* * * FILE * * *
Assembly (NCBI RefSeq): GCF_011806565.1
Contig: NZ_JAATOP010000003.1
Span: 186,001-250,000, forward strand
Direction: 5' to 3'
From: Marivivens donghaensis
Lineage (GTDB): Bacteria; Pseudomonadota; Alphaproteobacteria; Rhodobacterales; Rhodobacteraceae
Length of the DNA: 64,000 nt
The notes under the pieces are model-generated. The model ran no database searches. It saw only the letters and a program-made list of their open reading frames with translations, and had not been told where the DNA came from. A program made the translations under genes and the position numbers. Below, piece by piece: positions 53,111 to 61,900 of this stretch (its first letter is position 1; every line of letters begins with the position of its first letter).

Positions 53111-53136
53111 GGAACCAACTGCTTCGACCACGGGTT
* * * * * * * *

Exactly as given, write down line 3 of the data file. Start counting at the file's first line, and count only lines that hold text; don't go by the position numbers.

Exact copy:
Span: 186,001-250,000, forward strand